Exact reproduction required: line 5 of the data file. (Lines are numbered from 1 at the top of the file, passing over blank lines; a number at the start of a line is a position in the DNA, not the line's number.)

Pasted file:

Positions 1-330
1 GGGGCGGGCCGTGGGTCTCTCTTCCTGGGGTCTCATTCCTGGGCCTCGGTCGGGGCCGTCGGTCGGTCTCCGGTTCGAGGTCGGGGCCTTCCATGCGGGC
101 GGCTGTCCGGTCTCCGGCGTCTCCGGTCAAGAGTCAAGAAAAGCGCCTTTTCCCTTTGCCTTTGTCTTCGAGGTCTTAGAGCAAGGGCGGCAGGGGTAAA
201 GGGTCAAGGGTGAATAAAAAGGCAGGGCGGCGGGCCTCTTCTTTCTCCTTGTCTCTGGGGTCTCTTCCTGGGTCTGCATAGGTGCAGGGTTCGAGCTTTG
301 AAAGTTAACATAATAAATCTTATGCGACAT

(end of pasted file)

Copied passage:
301 AAAGTTAACATAATAAATCTTATGCGACAT